Volvo Construction Equipment (CE) has been awarded a US$2 million grant for a commercial pilot of the company’s electric, zero emission excavator and electric wheeled loader in California.
The grant, administered by the South Coast Air Quality Management District (SAQMD), is funded by the US Environmental Protection Agency’s (EPA) Targeted Air Shed Grant Program, which helps agencies develop plans and conduct projects to reduce air pollution in areas with the highest level of smog and soot in the country.
SAQMD is responsible for attaining state and federal standards by improving air quality in the South Coast Air Basin of California.
Volvo CE will invest another $1.5 million on top of the awarded amount, which will raise the total project amount to $3.5 million.
The grant aims to accelerate the deployment of zero emission technologies for off-road mobile equipment, which is one of the major contributors to nitrogen oxide (NOx) emissions in the South Coast Air Basin.
The SAQMD region includes Orange County and major portions of Los Angeles, San Bernardino and Riverside counties, including the Coachella Valley.
“Off-road construction equipment accounts for 43 tons per day of NOx emissions in the South Coast Air Basin,” said Wayne Nastri, executive officer for SAQMD.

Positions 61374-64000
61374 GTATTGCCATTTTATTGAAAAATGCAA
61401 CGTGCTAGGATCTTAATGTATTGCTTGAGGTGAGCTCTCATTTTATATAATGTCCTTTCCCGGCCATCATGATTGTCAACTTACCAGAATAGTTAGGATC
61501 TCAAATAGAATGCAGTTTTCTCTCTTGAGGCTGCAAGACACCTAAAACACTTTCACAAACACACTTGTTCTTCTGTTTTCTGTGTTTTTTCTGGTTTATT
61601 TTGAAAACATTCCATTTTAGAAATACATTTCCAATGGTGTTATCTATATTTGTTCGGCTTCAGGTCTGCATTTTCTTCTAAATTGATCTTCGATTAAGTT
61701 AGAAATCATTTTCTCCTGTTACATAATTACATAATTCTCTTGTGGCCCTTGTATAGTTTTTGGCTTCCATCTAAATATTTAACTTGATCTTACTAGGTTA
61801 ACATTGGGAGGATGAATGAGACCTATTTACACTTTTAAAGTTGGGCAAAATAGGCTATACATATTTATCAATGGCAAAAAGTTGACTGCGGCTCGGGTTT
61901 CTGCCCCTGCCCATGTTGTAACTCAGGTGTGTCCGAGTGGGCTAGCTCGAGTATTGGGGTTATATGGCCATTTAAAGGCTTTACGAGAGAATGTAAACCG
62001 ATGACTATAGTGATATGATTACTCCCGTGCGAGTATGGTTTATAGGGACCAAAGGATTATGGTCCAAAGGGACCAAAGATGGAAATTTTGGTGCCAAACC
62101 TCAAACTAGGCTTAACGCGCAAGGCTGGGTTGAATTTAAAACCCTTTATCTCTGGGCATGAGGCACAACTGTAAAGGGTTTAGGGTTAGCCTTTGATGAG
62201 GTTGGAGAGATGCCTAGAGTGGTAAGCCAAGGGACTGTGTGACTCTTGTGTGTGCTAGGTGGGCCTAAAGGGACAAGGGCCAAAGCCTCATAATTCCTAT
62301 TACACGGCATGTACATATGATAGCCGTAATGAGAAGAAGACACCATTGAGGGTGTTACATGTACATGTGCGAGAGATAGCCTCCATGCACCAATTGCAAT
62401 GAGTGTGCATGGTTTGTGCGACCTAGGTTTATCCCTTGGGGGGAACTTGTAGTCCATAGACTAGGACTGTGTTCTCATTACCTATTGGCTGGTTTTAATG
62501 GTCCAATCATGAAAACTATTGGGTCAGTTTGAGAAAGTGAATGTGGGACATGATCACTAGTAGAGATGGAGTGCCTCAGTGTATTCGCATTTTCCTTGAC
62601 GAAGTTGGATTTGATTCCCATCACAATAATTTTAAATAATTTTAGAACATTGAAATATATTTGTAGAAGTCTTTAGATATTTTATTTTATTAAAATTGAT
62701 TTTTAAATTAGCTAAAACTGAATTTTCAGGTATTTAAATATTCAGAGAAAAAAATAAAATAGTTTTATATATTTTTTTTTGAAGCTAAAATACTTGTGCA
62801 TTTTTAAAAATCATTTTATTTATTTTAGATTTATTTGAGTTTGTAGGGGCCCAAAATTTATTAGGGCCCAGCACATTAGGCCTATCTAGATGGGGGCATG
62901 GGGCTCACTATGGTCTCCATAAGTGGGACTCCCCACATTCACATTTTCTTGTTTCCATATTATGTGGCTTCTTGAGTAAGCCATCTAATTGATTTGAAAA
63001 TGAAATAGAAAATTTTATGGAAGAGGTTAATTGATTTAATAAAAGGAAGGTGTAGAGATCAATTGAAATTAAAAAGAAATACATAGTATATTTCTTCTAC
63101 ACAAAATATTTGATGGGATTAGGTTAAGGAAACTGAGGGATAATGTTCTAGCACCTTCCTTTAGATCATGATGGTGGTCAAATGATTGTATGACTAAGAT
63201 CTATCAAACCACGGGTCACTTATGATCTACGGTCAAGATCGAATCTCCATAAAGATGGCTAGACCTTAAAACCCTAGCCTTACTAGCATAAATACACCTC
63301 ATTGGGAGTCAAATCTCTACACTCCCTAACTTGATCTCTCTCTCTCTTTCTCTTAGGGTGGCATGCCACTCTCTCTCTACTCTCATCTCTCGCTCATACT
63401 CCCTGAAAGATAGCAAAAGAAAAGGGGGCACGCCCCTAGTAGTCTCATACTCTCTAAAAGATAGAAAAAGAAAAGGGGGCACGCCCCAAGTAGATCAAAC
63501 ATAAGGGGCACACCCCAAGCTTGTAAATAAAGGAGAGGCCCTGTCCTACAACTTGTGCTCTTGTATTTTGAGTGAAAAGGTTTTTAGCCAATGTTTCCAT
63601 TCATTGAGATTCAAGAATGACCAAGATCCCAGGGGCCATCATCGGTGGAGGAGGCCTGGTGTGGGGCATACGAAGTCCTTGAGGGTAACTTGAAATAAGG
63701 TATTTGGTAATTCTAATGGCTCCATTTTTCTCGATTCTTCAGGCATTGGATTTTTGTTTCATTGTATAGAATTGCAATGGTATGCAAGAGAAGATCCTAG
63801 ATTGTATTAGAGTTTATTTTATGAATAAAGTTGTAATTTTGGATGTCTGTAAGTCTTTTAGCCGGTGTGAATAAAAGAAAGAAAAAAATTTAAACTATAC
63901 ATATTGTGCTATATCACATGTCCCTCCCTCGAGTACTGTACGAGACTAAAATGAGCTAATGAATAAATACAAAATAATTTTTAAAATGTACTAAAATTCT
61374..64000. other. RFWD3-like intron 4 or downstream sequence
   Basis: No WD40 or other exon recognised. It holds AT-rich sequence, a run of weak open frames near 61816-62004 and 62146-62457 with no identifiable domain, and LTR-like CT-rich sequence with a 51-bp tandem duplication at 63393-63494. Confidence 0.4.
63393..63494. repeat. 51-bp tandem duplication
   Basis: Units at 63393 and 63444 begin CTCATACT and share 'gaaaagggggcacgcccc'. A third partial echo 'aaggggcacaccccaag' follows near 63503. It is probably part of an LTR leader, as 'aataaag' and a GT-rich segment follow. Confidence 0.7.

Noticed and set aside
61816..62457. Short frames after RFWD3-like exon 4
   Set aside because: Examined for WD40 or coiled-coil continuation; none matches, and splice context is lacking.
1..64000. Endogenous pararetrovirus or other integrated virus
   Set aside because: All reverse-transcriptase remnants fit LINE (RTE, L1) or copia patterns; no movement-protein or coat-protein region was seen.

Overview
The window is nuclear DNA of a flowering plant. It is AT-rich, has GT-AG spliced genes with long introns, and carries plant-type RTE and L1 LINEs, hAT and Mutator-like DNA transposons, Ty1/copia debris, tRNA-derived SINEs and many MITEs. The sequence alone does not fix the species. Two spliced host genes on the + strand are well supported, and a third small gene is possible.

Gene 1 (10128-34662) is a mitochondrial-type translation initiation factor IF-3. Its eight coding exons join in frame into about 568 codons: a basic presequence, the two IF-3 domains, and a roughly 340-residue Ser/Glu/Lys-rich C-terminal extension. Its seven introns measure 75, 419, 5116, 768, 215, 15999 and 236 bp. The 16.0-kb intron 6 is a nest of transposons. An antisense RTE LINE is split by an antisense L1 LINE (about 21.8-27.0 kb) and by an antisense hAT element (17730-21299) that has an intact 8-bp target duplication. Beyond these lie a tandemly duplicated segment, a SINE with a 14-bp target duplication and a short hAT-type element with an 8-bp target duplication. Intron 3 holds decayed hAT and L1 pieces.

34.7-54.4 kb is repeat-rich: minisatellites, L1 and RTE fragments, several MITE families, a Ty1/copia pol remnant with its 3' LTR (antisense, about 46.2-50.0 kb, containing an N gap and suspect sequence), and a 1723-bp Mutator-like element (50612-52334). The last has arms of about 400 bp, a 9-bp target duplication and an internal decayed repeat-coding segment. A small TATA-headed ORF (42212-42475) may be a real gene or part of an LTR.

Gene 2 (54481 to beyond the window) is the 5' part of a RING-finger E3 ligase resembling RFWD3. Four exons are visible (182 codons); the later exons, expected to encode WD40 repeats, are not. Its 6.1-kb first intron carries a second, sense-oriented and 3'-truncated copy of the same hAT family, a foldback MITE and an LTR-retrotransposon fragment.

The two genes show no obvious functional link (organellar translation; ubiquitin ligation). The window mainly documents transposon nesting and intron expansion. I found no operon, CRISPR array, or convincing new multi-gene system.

“We look forward to working with Volvo as they pave the way for the development of zero emission technologies in this sector.”
Volvo CE’s electric compact ECR25 excavator and L25 wheeled loader are currently being developed and tested in Europe. Volvo CE will adapt some configurations previously developed for the European programme and demonstrate the machines in real-life applications for a minimum of six months in California.
Tests will start during the second half of this year – September for the excavator and December for the wheeled loader.
Three customers in the South Coast Air Basin area will be selected to test the machines. The results of these demonstrations, together with customer feedback, will be reported to SAQMD.
This story was first published in sister magazine Diesel Progress.